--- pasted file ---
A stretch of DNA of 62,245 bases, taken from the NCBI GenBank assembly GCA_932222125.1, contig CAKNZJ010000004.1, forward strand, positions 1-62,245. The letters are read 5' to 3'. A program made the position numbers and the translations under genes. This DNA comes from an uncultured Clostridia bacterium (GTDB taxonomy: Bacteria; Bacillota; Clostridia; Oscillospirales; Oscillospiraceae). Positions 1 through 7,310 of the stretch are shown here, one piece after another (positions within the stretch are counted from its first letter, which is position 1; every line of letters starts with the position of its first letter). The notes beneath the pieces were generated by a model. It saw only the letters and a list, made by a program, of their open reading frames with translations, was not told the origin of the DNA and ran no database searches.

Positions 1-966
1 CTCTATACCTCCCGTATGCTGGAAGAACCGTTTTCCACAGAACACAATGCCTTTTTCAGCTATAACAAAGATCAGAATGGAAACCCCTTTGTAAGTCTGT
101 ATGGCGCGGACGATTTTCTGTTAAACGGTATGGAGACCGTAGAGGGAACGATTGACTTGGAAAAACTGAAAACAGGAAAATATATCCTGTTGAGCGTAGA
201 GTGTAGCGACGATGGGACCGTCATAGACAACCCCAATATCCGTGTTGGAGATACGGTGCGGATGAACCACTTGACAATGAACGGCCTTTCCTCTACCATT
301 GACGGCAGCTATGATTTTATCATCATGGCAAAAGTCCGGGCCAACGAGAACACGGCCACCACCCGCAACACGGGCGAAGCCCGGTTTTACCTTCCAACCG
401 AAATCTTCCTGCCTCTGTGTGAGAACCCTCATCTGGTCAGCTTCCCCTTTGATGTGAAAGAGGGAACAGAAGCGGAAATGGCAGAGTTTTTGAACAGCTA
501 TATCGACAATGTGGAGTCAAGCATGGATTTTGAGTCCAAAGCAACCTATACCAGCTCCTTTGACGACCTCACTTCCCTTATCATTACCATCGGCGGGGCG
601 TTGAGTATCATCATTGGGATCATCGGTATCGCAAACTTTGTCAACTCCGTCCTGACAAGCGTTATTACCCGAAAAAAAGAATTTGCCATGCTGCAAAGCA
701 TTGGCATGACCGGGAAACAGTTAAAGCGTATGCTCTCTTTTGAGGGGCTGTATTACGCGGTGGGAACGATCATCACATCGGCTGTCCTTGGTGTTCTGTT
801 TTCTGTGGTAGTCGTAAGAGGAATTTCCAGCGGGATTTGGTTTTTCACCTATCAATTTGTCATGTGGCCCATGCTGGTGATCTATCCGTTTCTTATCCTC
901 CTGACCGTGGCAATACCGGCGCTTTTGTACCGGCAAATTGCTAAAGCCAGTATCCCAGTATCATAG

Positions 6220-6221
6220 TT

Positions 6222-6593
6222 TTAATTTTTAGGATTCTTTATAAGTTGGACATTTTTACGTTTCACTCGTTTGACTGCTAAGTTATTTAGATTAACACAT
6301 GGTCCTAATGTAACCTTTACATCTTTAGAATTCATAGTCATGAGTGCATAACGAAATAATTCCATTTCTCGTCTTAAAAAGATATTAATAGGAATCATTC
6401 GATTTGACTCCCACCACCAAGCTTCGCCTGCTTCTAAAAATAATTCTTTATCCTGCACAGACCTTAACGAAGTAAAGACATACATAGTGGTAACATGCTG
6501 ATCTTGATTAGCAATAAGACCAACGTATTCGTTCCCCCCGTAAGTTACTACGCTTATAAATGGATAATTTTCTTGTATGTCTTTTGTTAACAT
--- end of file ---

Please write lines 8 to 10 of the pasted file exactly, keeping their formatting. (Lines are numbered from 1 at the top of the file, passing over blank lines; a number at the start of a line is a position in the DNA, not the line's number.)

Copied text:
501 TATCGACAATGTGGAGTCAAGCATGGATTTTGAGTCCAAAGCAACCTATACCAGCTCCTTTGACGACCTCACTTCCCTTATCATTACCATCGGCGGGGCG
601 TTGAGTATCATCATTGGGATCATCGGTATCGCAAACTTTGTCAACTCCGTCCTGACAAGCGTTATTACCCGAAAAAAAGAATTTGCCATGCTGCAAAGCA
701 TTGGCATGACCGGGAAACAGTTAAAGCGTATGCTCTCTTTTGAGGGGCTGTATTACGCGGTGGGAACGATCATCACATCGGCTGTCCTTGGTGTTCTGTT